• The practice was proactive in offering online services as well as a full range of health promotion and screening that reflects the needs for this age group.
  • The practice offered electronic prescribing allowing patients to collect prescriptions closer to their place of work.
  • Registration forms were available on the practice website for patients.
  • Patients could opt to get appointment reminders sent to them by text.
  • Appointments were available on Wednesday mornings from 7.30am and Wednesday evenings between 6.30pm and 8.30pm for those who could not attend during normal surgery hours.

People experiencing poor mental health (including people with dementia)

Good

Updated 12 August 2016

The practice is rated as good for the care of people experiencing poor mental health (including people with dementia).

  • 95% of patients diagnosed with dementia had their care reviewed in a face to face meeting in the last 12 months, which was better than the national average of 84%.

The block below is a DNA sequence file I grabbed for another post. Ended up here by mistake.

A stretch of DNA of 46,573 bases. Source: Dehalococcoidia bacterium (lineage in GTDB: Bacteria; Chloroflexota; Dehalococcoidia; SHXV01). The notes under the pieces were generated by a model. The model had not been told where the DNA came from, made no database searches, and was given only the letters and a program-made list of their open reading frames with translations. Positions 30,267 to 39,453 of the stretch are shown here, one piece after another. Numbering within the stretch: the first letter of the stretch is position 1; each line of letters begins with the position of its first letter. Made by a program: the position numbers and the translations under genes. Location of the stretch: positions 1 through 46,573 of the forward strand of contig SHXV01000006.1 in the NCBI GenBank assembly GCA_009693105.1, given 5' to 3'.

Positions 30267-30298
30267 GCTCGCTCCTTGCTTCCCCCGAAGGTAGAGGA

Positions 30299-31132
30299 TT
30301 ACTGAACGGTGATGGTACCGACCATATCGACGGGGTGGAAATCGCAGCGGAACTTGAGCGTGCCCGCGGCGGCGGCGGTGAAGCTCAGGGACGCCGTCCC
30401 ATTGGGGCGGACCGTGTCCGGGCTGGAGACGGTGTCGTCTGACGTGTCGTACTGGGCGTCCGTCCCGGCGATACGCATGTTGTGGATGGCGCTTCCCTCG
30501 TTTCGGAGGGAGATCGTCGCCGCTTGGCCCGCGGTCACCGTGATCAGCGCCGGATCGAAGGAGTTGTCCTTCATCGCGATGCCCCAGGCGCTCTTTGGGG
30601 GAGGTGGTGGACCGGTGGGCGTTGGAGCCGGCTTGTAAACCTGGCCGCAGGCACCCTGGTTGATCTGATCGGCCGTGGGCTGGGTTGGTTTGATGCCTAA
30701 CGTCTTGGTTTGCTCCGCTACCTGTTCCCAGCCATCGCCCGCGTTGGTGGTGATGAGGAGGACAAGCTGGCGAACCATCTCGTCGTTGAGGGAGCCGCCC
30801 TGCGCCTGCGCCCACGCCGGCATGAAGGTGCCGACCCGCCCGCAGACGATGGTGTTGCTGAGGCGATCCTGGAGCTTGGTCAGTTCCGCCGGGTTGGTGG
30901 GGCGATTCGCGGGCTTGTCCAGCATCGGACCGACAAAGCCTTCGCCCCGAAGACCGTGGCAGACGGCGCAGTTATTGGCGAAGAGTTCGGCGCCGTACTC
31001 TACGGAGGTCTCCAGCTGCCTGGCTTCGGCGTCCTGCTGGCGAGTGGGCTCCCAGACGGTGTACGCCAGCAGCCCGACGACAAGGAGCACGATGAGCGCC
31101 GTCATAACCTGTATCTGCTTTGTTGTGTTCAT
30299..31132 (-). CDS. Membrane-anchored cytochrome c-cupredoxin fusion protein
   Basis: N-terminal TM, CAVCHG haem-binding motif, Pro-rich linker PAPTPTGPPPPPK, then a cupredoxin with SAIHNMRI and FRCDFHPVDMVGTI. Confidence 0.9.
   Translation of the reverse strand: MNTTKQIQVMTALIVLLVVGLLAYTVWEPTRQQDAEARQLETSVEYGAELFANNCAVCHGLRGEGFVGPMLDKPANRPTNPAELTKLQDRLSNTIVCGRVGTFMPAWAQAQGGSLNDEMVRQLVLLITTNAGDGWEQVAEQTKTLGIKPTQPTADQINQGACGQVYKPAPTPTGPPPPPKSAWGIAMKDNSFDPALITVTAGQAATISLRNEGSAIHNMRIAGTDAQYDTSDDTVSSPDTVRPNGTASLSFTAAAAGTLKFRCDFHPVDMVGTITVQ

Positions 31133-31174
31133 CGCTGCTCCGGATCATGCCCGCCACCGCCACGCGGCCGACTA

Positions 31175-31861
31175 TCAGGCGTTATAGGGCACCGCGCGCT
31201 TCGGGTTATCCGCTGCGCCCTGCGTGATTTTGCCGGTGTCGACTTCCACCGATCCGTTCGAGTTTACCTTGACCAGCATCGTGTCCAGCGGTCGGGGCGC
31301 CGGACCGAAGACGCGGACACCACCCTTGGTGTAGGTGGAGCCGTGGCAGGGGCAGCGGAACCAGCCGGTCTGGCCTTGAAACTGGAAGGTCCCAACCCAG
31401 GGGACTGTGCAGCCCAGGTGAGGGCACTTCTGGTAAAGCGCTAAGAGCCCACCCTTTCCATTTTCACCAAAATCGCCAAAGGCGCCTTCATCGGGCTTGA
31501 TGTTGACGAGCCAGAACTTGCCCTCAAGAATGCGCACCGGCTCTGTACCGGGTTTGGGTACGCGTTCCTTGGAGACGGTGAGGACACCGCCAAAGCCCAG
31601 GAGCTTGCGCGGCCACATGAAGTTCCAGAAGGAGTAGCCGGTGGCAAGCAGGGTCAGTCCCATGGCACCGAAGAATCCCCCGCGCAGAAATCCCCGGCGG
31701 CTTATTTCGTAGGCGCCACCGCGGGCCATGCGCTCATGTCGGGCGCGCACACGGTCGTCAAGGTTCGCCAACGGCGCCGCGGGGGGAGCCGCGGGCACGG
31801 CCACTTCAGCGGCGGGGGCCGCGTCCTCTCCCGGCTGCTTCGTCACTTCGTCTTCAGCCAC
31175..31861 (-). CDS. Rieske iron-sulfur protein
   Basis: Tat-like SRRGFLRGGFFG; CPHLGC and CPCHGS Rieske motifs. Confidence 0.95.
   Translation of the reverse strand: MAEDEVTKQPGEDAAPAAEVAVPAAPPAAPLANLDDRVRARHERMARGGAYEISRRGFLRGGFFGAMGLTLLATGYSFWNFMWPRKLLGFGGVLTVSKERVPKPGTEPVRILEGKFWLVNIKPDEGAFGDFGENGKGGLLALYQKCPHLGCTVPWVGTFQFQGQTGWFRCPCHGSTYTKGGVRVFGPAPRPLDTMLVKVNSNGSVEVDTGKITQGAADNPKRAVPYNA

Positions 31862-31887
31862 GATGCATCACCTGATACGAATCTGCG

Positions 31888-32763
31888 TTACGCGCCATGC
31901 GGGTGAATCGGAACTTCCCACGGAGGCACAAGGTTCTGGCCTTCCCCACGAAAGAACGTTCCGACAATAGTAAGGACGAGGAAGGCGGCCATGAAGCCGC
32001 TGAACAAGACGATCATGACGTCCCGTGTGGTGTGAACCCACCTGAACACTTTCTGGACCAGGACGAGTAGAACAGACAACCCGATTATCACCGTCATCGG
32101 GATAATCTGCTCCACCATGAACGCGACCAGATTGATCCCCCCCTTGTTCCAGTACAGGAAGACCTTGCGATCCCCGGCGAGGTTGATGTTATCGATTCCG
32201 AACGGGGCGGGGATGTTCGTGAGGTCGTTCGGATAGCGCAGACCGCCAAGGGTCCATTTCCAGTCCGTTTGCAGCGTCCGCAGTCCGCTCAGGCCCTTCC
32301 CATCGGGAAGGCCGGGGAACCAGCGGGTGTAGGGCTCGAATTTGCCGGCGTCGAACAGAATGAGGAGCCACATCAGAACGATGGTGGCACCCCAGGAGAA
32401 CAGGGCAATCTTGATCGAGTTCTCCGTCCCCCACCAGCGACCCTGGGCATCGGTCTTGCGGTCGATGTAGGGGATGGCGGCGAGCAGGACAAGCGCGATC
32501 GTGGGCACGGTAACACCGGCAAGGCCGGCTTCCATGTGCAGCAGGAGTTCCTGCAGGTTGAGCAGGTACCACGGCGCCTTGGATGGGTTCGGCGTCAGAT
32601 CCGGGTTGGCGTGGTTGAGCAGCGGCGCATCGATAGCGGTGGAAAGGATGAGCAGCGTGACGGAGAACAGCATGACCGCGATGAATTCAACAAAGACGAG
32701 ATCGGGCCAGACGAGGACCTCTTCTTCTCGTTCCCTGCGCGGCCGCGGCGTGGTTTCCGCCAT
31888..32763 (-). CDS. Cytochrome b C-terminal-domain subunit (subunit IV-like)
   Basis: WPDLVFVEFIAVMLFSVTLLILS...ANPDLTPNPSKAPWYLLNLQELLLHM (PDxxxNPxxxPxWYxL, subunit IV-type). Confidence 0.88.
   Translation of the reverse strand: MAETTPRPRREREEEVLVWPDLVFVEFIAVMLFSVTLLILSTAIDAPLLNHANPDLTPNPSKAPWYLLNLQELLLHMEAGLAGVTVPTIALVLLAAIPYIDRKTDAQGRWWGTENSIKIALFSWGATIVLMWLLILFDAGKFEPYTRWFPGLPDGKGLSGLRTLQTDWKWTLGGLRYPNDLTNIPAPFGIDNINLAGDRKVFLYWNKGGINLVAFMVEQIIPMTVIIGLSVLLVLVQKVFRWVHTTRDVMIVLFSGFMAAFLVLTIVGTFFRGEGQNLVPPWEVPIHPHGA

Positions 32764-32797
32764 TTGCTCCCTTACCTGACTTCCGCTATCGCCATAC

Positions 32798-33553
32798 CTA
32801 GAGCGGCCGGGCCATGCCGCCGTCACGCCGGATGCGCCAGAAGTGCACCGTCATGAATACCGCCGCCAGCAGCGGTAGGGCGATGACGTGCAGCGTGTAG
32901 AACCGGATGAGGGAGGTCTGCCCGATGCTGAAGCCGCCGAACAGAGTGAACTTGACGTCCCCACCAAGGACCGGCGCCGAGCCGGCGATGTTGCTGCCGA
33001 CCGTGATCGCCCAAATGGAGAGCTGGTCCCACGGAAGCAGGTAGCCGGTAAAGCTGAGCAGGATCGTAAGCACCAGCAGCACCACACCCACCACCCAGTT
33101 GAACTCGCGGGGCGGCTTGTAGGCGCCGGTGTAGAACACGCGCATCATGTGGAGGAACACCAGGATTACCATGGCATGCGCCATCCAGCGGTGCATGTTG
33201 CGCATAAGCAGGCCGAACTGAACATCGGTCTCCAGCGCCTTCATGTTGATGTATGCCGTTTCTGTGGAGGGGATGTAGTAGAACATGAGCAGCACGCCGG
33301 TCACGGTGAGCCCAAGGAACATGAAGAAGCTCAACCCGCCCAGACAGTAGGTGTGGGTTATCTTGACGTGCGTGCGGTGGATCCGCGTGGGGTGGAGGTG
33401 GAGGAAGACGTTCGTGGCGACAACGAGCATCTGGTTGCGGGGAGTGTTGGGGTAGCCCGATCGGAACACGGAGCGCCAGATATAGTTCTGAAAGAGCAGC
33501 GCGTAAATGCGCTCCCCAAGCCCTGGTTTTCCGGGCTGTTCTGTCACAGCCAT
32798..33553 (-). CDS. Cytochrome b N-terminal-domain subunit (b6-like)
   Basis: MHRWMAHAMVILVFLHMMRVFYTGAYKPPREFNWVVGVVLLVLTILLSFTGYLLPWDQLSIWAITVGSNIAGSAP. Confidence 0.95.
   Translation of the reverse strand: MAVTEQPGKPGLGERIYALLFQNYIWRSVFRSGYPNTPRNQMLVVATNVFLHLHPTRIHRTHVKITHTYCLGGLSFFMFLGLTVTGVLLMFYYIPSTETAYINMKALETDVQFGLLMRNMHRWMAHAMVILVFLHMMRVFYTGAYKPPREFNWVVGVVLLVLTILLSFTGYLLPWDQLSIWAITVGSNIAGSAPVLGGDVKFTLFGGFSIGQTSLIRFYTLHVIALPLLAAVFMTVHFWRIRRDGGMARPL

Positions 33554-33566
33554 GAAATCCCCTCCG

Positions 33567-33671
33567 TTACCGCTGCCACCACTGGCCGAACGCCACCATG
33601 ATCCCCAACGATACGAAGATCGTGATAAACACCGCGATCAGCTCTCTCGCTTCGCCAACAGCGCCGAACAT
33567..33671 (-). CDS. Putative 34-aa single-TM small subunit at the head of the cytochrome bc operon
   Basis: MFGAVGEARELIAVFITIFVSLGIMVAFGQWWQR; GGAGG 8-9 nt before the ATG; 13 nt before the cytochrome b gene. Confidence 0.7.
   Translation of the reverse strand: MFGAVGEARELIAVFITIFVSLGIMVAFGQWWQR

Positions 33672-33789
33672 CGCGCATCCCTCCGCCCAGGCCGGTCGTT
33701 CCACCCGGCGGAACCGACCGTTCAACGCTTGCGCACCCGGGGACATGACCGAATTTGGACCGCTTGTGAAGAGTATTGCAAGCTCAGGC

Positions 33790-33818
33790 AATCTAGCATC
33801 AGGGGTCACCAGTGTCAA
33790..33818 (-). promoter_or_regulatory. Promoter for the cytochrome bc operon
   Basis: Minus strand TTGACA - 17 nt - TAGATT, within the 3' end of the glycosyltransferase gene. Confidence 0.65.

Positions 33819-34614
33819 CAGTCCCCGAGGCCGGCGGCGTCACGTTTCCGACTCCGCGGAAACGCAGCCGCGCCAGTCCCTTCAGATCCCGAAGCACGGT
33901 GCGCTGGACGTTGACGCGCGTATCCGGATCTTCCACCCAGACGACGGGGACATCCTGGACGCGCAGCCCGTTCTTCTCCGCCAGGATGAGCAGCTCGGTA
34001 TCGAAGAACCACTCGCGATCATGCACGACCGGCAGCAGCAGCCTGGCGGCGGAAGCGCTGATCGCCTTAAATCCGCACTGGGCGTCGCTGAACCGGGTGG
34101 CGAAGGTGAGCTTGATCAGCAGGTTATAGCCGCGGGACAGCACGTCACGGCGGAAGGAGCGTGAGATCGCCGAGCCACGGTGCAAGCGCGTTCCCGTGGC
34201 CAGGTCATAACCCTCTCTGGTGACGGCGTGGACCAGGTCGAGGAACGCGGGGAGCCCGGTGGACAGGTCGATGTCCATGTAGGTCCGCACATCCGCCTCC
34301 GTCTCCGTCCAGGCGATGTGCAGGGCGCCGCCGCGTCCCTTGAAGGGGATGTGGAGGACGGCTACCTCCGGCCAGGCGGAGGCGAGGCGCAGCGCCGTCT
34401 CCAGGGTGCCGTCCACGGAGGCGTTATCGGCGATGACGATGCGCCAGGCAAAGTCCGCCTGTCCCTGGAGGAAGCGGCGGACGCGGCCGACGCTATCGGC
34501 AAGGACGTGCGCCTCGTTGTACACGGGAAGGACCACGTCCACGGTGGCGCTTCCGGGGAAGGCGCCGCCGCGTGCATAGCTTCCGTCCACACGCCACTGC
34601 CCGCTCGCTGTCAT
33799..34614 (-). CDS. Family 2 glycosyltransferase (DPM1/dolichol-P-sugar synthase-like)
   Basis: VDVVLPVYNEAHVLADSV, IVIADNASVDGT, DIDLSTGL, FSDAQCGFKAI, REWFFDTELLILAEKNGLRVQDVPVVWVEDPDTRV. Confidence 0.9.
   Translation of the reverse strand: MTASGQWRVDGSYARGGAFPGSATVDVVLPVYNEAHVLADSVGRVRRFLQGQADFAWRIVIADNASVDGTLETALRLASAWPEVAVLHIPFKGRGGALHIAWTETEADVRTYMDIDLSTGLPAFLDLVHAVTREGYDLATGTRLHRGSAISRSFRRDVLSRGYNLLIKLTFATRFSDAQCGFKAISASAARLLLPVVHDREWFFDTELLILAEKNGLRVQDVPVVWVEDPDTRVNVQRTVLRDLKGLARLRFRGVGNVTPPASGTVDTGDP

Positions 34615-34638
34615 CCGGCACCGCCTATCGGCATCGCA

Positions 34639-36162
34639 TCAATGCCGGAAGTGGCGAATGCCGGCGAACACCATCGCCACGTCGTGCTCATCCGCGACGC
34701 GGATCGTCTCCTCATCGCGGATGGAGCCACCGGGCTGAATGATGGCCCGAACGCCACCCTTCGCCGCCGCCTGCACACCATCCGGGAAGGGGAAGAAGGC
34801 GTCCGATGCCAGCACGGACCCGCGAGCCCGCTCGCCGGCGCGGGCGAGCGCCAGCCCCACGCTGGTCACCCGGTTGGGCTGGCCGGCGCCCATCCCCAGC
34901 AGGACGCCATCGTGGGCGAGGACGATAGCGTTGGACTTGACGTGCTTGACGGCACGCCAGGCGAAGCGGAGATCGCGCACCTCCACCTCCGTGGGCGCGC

• The practice had a high rate of diagnosis for dementia (96%) which was in the top three practices in the clinical commissioning group. They produced personalised care plans for patients with dementia. The practice had taken part in a shared care protocol regarding prescribing for dementia with the local community mental health team for older people.

  • The practice regularly worked with multi-disciplinary teams in the case management of patients experiencing poor mental health, including those with dementia.